- A handful of pharmaceutical companies kept with tradition and kicked off the new year with price hikes to some of their flagship products, according to a pair of investment banks.
- Allergan plc will raise prices by 9.5% for at least 18 products, Jefferies LLC analyst David Steinberg wrote in a Tuesday note, including its eye drug Restasis and constipation medication Linzess. Amgen Inc. is instituting a 9.7% increase for its top-selling Enbrel, while the prices on Biogen Inc.'s multiple sclerosis offerings Tecfidera and Avonex/Plegridy are each rising by 8%, according to reports citing a Piper Jaffray & Co. note.
- The list (so far) of drugmakers making price increases also includes Collegium Pharmaceutical Inc., Horizon Pharma plc, Insys Therapeutics Inc., Synergy Pharmaceuticals Inc., Supernus Pharmaceuticals Inc. and Teva Pharmaceutical Industries Ltd.
New year, not-so-new pricing strategies. Biopharmas often enact price hikes twice annually, with early January being one of the more common times to do so.
What is relatively fresh, however, is a commitment from many of the industry's largest players to keep price hikes below 10%. Allergan kicked the trend off in the back half of 2016, and was promptly followed by Novo Nordisk A/S and AbbVie Inc.
Notably, all the latest price increases outlined by Jefferies and Piper Jaffray fell below the 10% threshold, though some just barely. Horizon Pharma, for instance, is hoisting up four products — Actimmune (interferon gamma-1b), Buphenyl (sodium phenylbutyrate), Procysbi (cysteamine bitartrate) and Ravicti (glycerol phenylbutyrate) — by 9.9%.
Drugmakers routinely bump up the cost of their products, but doing so has drawn more scrutiny in recent years due to intense pushback from consumers, payers and lawmakers.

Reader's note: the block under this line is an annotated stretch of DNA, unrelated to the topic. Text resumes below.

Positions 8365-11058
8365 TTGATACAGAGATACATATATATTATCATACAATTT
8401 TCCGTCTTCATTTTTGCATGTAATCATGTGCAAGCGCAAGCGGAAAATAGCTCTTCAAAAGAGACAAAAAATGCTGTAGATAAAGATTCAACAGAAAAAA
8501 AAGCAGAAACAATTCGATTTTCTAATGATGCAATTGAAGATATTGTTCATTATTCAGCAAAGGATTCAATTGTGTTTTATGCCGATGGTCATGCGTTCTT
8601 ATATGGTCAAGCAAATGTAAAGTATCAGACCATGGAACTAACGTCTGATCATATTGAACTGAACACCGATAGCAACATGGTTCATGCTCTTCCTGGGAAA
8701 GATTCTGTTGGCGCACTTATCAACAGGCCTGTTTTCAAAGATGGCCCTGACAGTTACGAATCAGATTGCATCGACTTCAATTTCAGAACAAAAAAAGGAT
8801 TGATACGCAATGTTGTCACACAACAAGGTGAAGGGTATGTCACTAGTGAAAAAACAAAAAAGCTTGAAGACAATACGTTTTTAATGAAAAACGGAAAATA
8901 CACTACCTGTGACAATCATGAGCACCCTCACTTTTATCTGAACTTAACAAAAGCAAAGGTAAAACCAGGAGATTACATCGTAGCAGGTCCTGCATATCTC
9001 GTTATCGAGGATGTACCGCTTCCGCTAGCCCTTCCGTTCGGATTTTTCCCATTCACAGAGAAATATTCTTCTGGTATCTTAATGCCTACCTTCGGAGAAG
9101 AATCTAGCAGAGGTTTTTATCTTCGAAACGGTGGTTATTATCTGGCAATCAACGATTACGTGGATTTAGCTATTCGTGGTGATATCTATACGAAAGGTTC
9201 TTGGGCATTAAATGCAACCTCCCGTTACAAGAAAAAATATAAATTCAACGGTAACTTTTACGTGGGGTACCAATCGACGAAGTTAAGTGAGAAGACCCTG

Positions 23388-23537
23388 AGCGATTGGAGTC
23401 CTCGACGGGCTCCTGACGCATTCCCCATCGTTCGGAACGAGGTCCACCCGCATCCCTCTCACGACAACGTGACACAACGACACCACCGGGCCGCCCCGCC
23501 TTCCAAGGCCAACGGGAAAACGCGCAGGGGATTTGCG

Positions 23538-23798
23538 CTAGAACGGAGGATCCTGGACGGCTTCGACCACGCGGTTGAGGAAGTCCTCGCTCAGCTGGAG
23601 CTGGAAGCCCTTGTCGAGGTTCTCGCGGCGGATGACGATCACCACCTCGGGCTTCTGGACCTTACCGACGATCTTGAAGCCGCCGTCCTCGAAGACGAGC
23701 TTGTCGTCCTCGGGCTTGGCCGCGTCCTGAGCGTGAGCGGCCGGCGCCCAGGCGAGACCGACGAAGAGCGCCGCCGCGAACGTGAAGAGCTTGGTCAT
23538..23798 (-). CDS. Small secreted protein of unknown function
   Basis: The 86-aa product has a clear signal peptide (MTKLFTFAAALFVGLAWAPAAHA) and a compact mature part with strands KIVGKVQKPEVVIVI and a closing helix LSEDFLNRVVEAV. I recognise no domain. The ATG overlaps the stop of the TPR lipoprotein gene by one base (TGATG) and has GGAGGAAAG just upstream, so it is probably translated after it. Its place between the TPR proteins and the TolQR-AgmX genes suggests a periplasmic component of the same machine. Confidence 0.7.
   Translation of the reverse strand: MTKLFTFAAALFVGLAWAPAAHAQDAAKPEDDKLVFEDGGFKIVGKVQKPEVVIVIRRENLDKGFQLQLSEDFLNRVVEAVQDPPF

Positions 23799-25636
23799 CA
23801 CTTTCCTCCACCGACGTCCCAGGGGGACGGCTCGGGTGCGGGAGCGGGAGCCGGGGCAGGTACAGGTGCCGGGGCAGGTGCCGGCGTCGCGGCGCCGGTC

At the same time, biopharmas are seeing less impressive returns from their R&D efforts. Though some have urged for a revised pricing model centered around more outcome-based deals, those conversations are largely in the early stages. With a limited number of solutions in the near-term, many manufacturers are still relying on price hikes in order to offset growing expenses in other parts of their businesses.
To that end, investment bank Cowen & Co. recently disclosed results from a survey of 27 U.S. health maintenance organizations, pharmacy benefit managers and hospitals that together bought more than $66 billion worth of drugs in 2016. The survey responders said the cost per unit prices on brand name medications would likely increase 3-4% annually over the next three years, which was a slower rate than had been previously forecasted.
Cowen's survey also identified market dynamics that would push and pull drug prices. Nearly half of the responders said that a "substantial portion" of the anticipated price increases would come from costly new therapies. Conversely, substitution of biosimilars could impact about 20% of drugs that have a copycat biologic available. Responders noted that "an average of a 33% price discount would be needed to switch from a brand to a biosimilar product ..."
Legal challenges and exclusionary contracting, however, have appeared to slow uptake of biosimilars, diluting the price impact of the emerging field so far.